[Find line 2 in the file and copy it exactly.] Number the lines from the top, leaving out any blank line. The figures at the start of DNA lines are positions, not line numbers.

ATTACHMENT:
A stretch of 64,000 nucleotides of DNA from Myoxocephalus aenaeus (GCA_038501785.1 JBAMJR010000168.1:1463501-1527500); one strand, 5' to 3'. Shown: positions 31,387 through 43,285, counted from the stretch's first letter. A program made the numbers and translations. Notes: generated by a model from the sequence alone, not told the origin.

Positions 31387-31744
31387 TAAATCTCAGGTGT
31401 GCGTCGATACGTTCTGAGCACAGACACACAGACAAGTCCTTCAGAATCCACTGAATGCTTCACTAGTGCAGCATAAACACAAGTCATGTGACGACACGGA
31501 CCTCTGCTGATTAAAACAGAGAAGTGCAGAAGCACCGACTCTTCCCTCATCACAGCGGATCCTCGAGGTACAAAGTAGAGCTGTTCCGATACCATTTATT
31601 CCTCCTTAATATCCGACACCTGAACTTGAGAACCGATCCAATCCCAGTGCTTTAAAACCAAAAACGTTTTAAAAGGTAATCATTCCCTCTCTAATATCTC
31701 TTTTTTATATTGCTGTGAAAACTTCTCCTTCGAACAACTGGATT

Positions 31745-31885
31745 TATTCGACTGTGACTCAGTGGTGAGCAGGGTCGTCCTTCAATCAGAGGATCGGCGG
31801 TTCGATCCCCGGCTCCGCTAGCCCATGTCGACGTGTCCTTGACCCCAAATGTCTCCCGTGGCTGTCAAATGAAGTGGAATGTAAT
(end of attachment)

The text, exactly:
Positions 31387-31744